Nigel Twiston-Davies has Bristol De Mai perfectly tuned ahead of his bid for a fourth Betfair Chase at Haydock on Saturday.
The gray has been a dominant force in the race for the past four seasons, scoring back to back wins in 2017 and 2018 before retaining his title last year following a second-placed finish behind Lostintranslation in 2020.
Haydock is usually Twiston-Davies’ first port of call with the hugely-popular gelding, who has kicked off his campaign in the race for the past three years and will do so again having not been seen since his Grand National run in Aintree.
The trainer reports the horse to have summered well and to be at the peak of fitness ahead of his title defense at the weekend.
“He was here in the summer and he’s been very happy,” he said.
“He’s in great form, I couldn’t be happier really.
“He’s easy to get fit, that’s the beauty of him and we’re all primed and ready to go. The one year we were second was the year we really struggled, he had lameness problems and he didn’t get there quite 100 per cent.”
There have been no such setbacks this time around and Twiston-Davies is hoping the 10-year-old’s fitness will prove valuable when he takes on what looks to be a particularly competitive line-up that includes Henry de Bromhead’s Cheltenham Gold Cup runner-up A Plus Tard.
“It looks as hot as ever, but the one thing he always has in his favor is that he’s an easy horse to get fit. Will they all be as fit as he is?” he said.
“It’s great for the race and great for all of us, let’s hope we can beat them.”
Bristol De Mai has a notably solid record at Haydock, with his 2019 defeat in the Betfair Chase his only loss at the track in six runs.
“He likes to be able to boss races and it’s a very uncomplicated track, there are two long straights and easy bends – he can just get out there and do his stuff,” Twiston-Davies explained.
“There’s no races for him at Newbury or places like that but I’m sure he’d be just as good there, he was good around Wetherby. A flat track where he can really boss them seems to suit him.”
Similarly well-suited to him is his jockey Daryl Jacob, who has ridden him in all but two of his 36 career starts, only handing the reins to Twiston-Davies’ son, Sam, on one occasion and to French rider Arnaud Duchene when Bristol De Mai won at Auteuil as a three-year-old.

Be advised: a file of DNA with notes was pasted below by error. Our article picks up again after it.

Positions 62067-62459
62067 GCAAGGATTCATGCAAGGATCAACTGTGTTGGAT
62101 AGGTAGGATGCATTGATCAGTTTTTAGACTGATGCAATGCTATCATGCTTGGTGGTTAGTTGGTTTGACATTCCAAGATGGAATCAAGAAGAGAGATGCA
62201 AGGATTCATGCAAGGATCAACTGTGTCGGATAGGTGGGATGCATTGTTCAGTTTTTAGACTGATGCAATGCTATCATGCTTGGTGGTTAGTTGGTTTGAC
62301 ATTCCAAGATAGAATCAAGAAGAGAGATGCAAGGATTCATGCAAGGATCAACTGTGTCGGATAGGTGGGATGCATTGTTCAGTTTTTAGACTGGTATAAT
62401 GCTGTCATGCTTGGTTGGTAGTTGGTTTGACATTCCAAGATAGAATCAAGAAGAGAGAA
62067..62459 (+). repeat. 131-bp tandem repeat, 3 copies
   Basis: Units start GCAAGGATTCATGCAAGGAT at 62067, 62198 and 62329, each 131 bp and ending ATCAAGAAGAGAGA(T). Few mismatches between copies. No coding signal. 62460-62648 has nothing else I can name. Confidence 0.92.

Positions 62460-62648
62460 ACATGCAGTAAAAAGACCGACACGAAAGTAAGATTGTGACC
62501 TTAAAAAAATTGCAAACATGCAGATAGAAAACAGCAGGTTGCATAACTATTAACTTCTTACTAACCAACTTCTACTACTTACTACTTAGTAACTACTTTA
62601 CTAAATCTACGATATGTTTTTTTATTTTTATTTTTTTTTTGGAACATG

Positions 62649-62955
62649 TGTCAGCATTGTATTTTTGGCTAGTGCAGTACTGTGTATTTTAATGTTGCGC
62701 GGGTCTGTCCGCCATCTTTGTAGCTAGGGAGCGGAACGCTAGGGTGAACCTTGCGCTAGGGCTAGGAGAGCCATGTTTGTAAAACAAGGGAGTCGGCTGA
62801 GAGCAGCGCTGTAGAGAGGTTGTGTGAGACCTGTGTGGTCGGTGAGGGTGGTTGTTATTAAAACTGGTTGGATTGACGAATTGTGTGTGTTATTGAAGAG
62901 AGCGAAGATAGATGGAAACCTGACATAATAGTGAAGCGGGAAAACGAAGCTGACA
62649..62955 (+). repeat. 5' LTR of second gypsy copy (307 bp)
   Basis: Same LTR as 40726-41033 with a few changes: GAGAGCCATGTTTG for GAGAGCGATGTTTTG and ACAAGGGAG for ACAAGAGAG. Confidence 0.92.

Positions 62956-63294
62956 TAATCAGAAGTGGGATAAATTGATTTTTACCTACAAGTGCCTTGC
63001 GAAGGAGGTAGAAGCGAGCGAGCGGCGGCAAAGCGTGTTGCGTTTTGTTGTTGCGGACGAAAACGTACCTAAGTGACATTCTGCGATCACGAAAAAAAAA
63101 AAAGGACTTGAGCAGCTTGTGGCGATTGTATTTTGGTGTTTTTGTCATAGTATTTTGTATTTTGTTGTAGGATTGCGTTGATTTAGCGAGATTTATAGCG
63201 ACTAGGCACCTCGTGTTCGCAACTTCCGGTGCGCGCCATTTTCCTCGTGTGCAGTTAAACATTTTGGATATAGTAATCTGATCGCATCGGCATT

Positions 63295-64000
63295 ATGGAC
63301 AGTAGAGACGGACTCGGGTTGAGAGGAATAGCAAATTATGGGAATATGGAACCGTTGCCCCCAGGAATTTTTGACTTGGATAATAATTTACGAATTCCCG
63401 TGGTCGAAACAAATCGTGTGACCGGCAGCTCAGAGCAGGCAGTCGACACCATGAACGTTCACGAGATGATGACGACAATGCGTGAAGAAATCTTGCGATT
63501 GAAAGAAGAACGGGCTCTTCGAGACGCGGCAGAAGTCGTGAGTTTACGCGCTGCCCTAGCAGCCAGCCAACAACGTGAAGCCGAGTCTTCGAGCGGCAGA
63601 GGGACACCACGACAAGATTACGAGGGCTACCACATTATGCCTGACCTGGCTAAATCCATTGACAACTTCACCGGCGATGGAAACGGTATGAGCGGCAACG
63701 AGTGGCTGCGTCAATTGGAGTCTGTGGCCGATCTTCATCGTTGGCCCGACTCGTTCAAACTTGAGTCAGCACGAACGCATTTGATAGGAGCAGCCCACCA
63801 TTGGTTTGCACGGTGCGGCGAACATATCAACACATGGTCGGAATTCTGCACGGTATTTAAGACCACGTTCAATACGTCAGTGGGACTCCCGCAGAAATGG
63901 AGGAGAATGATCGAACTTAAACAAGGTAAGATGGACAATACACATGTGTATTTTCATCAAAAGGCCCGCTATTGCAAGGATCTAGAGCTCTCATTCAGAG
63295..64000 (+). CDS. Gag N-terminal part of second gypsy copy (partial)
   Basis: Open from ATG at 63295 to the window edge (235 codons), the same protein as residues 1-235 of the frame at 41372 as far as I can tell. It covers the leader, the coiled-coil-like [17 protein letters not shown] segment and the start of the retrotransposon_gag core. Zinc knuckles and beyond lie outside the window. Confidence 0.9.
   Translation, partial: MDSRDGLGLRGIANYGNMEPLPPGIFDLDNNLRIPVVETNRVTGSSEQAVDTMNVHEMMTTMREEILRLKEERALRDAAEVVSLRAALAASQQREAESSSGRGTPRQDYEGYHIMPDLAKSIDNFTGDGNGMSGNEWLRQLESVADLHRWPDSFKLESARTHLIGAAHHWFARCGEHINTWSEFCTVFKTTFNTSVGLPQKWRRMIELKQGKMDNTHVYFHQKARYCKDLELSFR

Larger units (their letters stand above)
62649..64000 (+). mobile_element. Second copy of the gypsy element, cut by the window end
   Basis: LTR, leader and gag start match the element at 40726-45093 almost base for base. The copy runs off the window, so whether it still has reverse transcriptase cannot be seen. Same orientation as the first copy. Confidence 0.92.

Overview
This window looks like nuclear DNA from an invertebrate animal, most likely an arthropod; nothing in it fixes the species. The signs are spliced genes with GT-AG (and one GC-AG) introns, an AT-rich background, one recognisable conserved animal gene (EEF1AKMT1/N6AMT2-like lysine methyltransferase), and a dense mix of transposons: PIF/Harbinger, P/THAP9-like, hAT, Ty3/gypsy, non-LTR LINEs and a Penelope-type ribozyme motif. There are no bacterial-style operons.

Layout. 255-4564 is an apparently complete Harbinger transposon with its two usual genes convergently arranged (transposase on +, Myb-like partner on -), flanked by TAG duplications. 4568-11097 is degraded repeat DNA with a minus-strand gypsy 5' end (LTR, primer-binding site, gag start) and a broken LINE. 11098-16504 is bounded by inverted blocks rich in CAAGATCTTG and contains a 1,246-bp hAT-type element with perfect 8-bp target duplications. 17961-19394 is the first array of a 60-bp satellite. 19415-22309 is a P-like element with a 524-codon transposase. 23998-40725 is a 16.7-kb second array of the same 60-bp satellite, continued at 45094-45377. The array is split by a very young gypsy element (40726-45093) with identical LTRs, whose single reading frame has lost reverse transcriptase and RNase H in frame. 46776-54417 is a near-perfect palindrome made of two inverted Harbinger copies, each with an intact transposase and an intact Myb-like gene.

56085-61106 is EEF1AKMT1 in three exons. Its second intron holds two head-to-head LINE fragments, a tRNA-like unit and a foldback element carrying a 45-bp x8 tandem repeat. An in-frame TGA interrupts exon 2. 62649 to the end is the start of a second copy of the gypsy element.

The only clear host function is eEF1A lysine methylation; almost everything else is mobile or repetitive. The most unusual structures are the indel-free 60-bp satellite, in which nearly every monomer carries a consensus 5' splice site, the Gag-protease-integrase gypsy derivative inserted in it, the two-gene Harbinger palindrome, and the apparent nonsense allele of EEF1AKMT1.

“One of the only other people to have ridden him is Sam, Daryl knows him like the back of his hand and they love each other,” the trainer said of the partnership.
For all those connected to the horse the race is the source of many happy memories, with a record-equalling fourth success in the contest set to leave Bristol De Mai tied with the great Kauto Star, winner of the Betfair Chase in 2006, 2007, 2009 and 2011.
“It would just be great, he’ll be remembered forever and maybe there’d be a race named after him,” Twiston-Davies said of the prospect.
“He’s really, really special. We were lucky enough to have him and The New One both going at the same time.
“They were real standard-bearers for the yard and he has been exceptional, he hasn’t quite won the Gold Cup I always wanted but he was third in one.”
The trainer also recalled when he was first shown a glimpse of Bristol De Mai’s potential as a three-year-old in the Grade One Future Champions Finale Juvenile Hurdle at Chepstow.
“These are special memories, probably my most special memory was his very first run for us at Chepstow, he got deep ground in the three-year-old hurdle and then we really knew we had a very, very exceptional horse and he hasn’t t let us down since,” he said.
“He’s a very easy horse to train, he’s keen in how he goes about his work, he loves his work. He lives in the field every day as well and he loves that.
“He is as he looks, he’s a big show off – a happy horse.”
As well as A Plus Tard, opposition to Bristol De Mai could include Imperial Aura (Kim Bailey), Waiting Patiently (Christian Williams), Royale Pagaille (Venetia Williams), Next Destination (Paul Nicholls), Clondaw Castle (Tom George), Native River (Colin Tizzard) and Chatham Street Lad (Mick Winters).